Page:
WENATCHEE — Mission Ridge Ski & Board Resort has filed an $8 million claim with Chelan County alleging it has been trying to delay or prevent development plans.

The resort, owned by Tamarack Saddle, alleges in a July claim of damages that the county has been conspiring to prevent the company’s environmental assessment from being approved. The claim names groups like the Wenatchee Sportsman’s Association, U.S. Fish and Wildlife Service and the U.S. Forest Service.

“There’s multiple issues of whether it’s being done fairly, properly and timely,” said Josh Jorgensen, Mission Ridge general manager. “There are quite a few things that are concerning for us.”

The claim was filed with the county in July. Jorgensen said he couldn’t get into too many specifics as lawyers are involved. The company filed its application to expand the resort on April 23, 2018, according to the claim.

A claim is often filed before a lawsuit.

County staff issued a determination of significance in May when doing an environmental review of the Mission Ridge master planned resort application, according to county documents. A determination of significance means a full environmental report needs to be made and Mission Ridge may need to mitigate for anything from environmental to cultural impacts.

According to the update letter issued on Monday about the environmental analysis, the county is looking at some of the following:

  • Potential geohazards, such as landslides
  • Whether there will be enough groundwater for a resort
  • Impacts to plants and animals, in particular elk and mule deer

The resort’s expansion would be a 500-acre addition with more lifts and areas for skiing, a lodge, an outdoor summer concert venue, 621 condominiums, townhouses, duplexes and 275 single-family dwellings, according to news sources and county documents.

The claim of damages Mission Ridge filed includes:

  • Land value — $6,000,000
  • Legal counsel — $77,105
  • Planning — $119,201
  • Resort design — $151,274
  • Environmental consulting — $332,638
  • Engineering — $65,837
  • Geotechnical — $73,183
  • Staff time — $341,625

The Forest Service is also conducting an environmental review. A draft environmental assessment was filed in February, according to the Okanogan-Wenatchee National Forest’s website.

The ski resort would like to build new ski facilities on Forest Service land using its existing special permit and build road access through Forest Service land, according to the draft assessment. The direct impact on Forest Service lands would be to about 1,090 acres, but the Forest Service expanded its assessment to include potential indirect impacts.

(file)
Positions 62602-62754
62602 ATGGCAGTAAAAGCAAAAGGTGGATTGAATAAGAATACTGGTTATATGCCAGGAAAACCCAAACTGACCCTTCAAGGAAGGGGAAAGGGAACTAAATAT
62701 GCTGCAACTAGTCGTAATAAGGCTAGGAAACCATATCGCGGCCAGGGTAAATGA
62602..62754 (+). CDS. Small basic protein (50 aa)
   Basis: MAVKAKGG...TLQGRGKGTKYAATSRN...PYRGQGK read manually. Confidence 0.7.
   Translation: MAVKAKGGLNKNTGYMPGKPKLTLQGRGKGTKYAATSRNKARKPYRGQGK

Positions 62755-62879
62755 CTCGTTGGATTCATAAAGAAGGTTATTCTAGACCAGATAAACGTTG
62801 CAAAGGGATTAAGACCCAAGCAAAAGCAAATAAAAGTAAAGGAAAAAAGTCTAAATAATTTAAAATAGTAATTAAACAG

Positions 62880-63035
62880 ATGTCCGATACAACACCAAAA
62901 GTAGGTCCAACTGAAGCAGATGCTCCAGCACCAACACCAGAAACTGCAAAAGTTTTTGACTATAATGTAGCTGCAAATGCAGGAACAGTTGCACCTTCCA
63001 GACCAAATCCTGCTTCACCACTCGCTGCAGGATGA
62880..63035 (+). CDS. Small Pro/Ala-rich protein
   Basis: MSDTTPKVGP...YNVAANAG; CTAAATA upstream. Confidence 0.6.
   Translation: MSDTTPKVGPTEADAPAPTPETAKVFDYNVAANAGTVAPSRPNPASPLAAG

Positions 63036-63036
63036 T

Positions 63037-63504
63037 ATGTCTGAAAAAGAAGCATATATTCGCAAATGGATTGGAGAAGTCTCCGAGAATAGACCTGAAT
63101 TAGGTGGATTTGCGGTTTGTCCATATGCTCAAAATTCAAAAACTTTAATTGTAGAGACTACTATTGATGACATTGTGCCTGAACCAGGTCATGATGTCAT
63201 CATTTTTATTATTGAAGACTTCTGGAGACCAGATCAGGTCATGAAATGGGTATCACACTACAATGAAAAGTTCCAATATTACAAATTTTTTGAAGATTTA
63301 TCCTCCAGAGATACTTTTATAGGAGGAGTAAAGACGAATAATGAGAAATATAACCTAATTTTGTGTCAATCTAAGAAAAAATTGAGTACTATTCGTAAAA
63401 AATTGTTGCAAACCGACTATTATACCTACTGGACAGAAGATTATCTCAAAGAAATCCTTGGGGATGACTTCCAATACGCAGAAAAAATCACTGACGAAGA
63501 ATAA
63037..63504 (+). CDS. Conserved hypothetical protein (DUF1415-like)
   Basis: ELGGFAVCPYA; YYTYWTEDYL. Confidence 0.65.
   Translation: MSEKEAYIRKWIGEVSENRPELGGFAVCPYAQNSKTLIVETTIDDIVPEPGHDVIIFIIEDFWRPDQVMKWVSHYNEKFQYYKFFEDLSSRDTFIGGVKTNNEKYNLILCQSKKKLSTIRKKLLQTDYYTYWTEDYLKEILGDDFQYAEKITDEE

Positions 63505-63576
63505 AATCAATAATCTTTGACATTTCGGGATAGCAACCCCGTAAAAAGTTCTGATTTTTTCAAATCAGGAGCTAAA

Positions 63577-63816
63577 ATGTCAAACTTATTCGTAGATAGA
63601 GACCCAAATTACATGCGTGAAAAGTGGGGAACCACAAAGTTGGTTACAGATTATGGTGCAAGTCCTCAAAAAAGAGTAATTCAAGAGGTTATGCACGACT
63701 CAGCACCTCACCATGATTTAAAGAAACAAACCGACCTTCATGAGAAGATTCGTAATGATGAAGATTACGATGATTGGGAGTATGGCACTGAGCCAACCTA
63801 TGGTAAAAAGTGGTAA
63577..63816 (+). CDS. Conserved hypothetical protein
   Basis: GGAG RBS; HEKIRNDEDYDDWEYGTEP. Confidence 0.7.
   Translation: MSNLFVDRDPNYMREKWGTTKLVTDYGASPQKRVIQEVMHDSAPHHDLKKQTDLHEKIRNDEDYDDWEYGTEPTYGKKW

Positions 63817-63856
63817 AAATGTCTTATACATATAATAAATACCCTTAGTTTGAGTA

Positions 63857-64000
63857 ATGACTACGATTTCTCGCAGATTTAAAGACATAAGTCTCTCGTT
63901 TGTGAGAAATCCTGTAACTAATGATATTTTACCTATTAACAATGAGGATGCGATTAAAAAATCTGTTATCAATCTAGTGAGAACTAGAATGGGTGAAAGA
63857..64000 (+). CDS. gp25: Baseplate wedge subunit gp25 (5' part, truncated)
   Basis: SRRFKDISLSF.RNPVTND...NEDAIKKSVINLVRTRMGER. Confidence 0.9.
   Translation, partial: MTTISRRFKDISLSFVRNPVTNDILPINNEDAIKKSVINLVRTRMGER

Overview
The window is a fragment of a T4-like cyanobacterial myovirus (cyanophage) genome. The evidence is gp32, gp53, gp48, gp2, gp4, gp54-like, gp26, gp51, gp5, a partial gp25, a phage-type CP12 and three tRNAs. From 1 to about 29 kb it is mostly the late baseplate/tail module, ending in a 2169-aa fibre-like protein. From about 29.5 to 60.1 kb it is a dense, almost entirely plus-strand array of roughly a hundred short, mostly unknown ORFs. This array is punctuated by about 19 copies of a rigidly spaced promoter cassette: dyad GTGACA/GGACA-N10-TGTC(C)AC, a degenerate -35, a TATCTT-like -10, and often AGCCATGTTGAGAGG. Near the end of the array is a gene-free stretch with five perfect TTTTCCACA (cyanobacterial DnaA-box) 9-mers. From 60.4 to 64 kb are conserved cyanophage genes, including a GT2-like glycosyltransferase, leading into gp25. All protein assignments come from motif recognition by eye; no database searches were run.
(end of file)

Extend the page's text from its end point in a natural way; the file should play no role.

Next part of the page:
According to the draft assessment, there are several wildlife species within the area that might be affected including:

  • Cascade red fox
  • Pileated woodpeckers
  • American martens
  • Flammulated owl
  • Western toad
  • White-headed woodpecker
  • Bats
  • The Northern Spotted Owl
  • The gray wolf
  • Wolverines

The assessment did not find that any of these species would be greatly impacted by the expansion.

One of the concerns in regards to the expansion is the impact on Canadian lynx, a federally threatened species, as there is about 32 acres of lynx habitat at risk, according to the draft assessment. Development would reduce habitat for snow hares, depriving lynx of a food source. Skiing would also compact the snow, benefiting the lynx’s competitors, bobcats and coyotes.

The draft assessment says development may, but will likely not affect Canadian lynx, according to the draft assessment.

As for elk, the development would increase low quality elk habitat from 50% to 52% in the project area. Disturbances could alter elk movement, but the animals are highly mobile and capable of finding different routes. The project shouldn’t impact their population numbers, according to the assessment.

Also according to the draft assessment, the proposed expansion:

  • Would not impact water systems with proper buffers. No fish-bearing perennial streams are in the area.
  • Could have some impact on whitebark pine, a sensitive species, but it would be minor.
  • Would be consistent with fire management plans as the expansion would remove trees in areas in need of forest treatment. The area is already at a high risk for fire because of a lack of treatment.

Tony Buhr: 664-7123

buhr@wenatcheeworld.com or

on Twitter @TonyBuhr